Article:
The world is changing; get with it or get old! Harsh as this may sound the truth is that the world we live in is constantly evolving and we have the choice of either changing with it or becoming redundant, out of touch, irrelevant and past it, trapped in time, serving neither ourselves nor the greater good.
Content with the world as we know it our attitudes can solidify and we may develop the habit of relying on trusted soundbites and oft-defended standpoints to participate in conversations and navigate the social circles of our world, feeling relevant at least in a superficial way. All well and good, you might say, if it works why fix it? But the trouble with standing still is that the world doesn’t, and with each degree of its’ revolution change takes place. Those who are aware and alert pay attention because all change requires a response in some form or another if we are to thrive in this world and not yesterday’s.
Change may go unnoticed for a time with so many other things to preoccupy our lives but when it gets to the point that it confronts us with full force there is no room for claiming plausible deniability. And the danger of becoming comfortable to the point of complacency is that it weakens our propensity to implement the kind of action demanded by circumstances.
In the 1950s’ Rachel Carson, paying close attention to the damaging effects of pesticide use, started writing about the devastation human behaviour has on ecosystems. Her book Silent Spring painted a grim picture but few paid attention, the effects not yet felt at human level. Yet the cause was identified: industrialisation, mass production, intensive agriculture and a culture of consumerism. The effect: global warming.
Left unchecked, we are now at the point where extreme weather events are happening with increasing frequency, where subsistence farming in developing parts of the world is no longer feasible, where melting ice is destabilising infrastructure in the Arctic circle, all perpetuating displacement and creating an avalanche of climate refugees.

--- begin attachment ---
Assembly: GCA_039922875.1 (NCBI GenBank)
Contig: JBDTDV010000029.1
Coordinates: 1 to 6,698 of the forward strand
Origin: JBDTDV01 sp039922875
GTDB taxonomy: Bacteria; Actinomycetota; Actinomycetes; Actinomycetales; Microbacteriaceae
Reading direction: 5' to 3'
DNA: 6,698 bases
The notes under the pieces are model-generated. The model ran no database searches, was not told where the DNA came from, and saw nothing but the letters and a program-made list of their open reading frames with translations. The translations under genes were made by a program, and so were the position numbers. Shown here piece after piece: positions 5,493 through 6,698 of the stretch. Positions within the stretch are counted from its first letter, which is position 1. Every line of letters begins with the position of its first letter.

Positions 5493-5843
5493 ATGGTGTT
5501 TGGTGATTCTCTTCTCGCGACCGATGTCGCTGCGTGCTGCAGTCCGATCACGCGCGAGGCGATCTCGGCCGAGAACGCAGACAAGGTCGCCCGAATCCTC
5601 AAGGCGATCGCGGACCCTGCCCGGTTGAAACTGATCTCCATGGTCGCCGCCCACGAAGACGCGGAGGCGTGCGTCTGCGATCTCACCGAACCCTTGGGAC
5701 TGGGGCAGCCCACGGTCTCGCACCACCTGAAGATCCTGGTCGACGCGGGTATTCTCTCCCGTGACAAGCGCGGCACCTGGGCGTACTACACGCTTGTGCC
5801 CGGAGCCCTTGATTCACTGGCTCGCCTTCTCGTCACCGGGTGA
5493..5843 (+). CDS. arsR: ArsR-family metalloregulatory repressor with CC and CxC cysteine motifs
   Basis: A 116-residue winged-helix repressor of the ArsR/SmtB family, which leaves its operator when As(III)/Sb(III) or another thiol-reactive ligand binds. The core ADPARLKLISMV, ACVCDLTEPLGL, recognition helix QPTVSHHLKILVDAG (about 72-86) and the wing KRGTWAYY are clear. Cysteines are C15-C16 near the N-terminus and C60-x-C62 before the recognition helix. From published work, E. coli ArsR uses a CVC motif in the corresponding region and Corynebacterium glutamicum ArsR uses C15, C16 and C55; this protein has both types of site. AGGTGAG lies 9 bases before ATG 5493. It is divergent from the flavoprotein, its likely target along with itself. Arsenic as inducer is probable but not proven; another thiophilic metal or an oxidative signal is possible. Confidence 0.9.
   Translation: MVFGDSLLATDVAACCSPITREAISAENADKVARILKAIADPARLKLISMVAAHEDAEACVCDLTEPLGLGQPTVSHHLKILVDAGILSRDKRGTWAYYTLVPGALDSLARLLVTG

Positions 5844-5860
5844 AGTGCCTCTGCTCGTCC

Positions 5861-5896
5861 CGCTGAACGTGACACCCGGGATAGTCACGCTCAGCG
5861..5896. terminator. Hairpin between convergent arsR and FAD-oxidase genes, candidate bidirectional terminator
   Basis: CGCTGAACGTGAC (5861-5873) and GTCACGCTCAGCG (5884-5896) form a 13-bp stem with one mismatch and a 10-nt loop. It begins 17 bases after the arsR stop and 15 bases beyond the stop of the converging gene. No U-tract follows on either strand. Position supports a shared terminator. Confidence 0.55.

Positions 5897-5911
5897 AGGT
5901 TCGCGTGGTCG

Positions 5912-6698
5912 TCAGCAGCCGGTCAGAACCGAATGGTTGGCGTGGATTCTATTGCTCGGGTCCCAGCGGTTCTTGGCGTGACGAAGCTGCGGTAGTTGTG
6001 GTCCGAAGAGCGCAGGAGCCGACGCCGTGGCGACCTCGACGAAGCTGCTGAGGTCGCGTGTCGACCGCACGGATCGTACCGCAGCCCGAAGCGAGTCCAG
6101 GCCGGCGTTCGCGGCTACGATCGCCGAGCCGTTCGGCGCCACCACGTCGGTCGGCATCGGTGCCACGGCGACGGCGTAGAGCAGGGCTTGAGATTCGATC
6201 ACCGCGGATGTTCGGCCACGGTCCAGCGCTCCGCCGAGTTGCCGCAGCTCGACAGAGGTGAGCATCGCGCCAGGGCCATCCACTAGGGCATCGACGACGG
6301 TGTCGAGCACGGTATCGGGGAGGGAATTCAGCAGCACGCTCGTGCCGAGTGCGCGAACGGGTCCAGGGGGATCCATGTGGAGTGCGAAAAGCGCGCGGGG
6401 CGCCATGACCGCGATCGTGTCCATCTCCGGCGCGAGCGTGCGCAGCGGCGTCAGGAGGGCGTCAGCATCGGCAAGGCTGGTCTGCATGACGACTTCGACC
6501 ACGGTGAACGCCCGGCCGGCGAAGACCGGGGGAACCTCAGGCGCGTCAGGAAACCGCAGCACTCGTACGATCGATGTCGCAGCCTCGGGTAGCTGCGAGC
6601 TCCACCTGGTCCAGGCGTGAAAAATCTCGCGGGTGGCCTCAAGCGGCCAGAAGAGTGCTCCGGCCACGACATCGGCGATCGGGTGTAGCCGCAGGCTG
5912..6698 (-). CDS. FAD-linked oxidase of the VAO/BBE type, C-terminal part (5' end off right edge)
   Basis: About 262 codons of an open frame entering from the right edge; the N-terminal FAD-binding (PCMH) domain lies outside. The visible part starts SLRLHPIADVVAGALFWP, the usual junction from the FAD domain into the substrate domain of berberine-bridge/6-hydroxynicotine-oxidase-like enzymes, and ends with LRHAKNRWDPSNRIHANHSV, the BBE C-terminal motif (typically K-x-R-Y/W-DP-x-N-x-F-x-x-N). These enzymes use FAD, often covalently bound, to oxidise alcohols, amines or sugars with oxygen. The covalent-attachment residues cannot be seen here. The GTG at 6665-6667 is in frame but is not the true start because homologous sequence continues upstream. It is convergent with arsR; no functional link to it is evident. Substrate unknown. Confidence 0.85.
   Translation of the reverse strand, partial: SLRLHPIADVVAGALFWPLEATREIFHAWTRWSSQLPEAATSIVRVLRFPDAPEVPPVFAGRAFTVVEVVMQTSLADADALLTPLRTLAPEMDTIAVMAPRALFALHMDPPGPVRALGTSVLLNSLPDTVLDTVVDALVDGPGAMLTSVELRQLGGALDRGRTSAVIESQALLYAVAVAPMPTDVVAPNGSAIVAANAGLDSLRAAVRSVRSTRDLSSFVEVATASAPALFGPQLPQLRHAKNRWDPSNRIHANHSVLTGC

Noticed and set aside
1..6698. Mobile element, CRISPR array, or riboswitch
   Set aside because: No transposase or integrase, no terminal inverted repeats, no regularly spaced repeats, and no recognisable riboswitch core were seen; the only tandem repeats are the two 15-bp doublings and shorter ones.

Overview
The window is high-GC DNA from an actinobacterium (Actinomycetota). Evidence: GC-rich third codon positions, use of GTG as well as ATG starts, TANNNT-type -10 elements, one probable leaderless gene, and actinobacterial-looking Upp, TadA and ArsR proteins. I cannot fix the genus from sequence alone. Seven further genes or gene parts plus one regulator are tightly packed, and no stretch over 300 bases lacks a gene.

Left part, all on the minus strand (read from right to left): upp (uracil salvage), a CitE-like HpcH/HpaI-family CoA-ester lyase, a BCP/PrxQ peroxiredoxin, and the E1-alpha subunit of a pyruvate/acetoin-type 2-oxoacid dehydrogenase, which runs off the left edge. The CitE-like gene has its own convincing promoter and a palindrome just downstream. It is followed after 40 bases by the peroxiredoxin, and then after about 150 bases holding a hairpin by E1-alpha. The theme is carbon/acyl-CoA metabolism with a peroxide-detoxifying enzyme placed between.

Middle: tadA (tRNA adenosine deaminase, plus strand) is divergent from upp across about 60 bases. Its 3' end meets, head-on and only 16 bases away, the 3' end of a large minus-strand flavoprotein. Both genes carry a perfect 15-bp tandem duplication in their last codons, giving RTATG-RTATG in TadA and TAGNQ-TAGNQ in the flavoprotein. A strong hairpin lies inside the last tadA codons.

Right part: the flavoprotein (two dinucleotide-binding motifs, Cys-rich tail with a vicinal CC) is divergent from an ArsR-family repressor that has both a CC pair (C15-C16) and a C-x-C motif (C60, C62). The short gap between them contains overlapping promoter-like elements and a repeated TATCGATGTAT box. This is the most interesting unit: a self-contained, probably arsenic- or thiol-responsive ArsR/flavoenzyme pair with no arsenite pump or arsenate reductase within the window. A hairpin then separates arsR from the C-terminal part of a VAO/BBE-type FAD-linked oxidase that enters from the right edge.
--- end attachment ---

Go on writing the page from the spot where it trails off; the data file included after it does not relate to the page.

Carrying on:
The response needed must be a global one for a global problem if we are to minimise the effects. Mary Robinson (former President of Ireland and UN High Commissioner for Human Rights) has been campaigning on climate justice and the need to act with urgency and immediacy. She reiterates the need to think globally and act locally. In her book on the issue she provides testimonies from climate activists who have been first to feel the devastating effects firsthand. Their lived experiences should be lesson enough for us all to learn from and to rethink how we live. In fact, the language we use to validate our excesses is also something that needs to be examined. We speak of ‘living well’ in reference to our over-consumption but to live well should not result in the annihilation of our home, the Earth!
The time for sitting up and noticing change is upon us. We need to cultivate climate responsibility, to relearn our place in the world and to recognise our dependency on the planet for our very survival. Old arguments won’t hold. There needs to be a cultural and collective letting go of yesterday’s world, with all its’ comfort and conveniences, to relearn the relationship between cause and effect and to welcome a world where less will mean more — of life!